Sure, some Deans and Presidents and Provosts are great. They're brilliant and have vision. For the most part, though, it is just staggering how ignorant they are as a whole. If you want to learn a lot about which online schools or public university system branch campuses are offering the best deals on tuition and the easiest classes, peruse the CV of the higher ups at any university. Like all people who aren't terribly bright, they're incredibly tone deaf. They don't quite understand why everyone dislikes them so much, being incapable of differentiating between things to say with the Inside and Outside voices.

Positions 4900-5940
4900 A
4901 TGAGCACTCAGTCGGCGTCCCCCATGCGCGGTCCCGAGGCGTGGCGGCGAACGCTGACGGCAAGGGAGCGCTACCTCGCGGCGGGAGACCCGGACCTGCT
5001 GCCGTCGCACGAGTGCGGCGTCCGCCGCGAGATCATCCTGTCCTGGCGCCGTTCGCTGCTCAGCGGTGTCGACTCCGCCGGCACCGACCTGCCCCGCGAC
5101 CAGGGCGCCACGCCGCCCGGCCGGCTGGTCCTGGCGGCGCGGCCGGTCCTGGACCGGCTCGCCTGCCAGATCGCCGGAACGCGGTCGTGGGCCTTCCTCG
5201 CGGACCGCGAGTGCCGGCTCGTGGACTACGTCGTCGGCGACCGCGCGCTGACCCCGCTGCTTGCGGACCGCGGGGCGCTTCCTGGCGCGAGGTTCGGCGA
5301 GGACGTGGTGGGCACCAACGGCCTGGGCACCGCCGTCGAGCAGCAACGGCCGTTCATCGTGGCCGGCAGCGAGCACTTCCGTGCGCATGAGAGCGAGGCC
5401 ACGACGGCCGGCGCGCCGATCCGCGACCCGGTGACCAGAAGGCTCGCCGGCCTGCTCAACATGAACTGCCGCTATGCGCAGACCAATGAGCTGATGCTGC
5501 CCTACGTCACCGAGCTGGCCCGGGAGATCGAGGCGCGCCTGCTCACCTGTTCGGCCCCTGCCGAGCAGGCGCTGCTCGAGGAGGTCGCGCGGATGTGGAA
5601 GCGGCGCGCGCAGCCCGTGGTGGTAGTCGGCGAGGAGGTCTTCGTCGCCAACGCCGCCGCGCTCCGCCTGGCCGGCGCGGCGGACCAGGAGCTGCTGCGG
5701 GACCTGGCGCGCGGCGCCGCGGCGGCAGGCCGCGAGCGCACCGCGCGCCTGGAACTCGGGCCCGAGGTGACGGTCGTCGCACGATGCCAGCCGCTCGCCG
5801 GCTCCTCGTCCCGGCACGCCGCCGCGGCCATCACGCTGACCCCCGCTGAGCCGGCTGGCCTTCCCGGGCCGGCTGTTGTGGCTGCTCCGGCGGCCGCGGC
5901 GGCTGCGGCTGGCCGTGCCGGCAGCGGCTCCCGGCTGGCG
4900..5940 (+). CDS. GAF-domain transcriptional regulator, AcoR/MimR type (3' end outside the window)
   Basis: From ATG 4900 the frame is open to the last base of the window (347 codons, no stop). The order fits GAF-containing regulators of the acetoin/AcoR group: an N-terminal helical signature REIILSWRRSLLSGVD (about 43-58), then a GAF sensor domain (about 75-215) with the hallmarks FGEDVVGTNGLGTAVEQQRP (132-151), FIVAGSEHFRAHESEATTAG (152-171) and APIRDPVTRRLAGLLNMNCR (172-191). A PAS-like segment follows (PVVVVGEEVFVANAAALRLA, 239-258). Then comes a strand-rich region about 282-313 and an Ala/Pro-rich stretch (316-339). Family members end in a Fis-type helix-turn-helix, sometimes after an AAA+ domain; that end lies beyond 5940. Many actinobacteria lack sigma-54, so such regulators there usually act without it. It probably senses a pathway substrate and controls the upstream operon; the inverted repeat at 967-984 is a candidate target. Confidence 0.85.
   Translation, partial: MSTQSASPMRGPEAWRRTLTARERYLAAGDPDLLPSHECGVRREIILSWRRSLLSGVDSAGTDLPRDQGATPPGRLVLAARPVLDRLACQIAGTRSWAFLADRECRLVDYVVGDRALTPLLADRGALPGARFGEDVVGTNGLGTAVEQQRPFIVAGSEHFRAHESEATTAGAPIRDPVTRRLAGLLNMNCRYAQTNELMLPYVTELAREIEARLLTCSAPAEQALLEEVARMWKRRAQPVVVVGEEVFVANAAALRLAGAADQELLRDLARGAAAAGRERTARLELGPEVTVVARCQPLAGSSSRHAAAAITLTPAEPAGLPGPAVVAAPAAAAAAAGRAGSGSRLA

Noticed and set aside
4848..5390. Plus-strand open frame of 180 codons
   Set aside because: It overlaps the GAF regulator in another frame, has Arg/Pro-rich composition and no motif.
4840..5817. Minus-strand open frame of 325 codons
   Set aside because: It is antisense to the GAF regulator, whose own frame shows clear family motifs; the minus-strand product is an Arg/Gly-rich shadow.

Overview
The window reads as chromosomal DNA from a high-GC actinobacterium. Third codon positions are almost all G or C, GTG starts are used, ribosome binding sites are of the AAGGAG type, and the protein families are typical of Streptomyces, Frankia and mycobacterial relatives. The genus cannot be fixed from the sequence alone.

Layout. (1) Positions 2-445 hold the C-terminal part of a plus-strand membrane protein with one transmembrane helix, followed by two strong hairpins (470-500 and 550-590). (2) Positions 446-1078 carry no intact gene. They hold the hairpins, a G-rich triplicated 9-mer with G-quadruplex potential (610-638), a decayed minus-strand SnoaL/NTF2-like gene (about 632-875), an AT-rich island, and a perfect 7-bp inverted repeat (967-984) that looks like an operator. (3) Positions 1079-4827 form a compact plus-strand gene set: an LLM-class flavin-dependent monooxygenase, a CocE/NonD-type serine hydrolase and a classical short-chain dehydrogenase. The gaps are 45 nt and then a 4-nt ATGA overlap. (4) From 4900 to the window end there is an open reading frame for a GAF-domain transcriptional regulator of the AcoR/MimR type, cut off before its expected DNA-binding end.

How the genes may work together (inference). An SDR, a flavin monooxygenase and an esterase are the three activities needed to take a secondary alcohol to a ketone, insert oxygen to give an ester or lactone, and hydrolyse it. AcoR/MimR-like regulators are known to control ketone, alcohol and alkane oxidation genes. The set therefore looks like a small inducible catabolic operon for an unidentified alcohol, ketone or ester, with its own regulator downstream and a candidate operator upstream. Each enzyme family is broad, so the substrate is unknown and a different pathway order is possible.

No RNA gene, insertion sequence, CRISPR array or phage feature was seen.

This Chronicle piece from the always hilarious "Provost Prose" column has made the rounds recently as an example of just how utterly clueless and tone deaf the academic One Percent can be:

My wife and I gave our daughter a choice for her sixteenth birthday. If she wanted, she could have a party or we could go on a family cruise. Deep down I was hoping she would select the cruise but my wife and I were both very careful not to have our choices influence the conversation. I was very pleased when the choice was a cruise but then there was a major surprise. She would like her birthday cruise to be the same islands cruise we took as a family six years ago.
I tried to convince her to select another cruise destination. The 2008 cruise was terrific but there were still so many places for all of us to see that I didn't want to consider a repeat prior to visiting more places for the first time. But since this was my daughter's cruise, we went with her decision.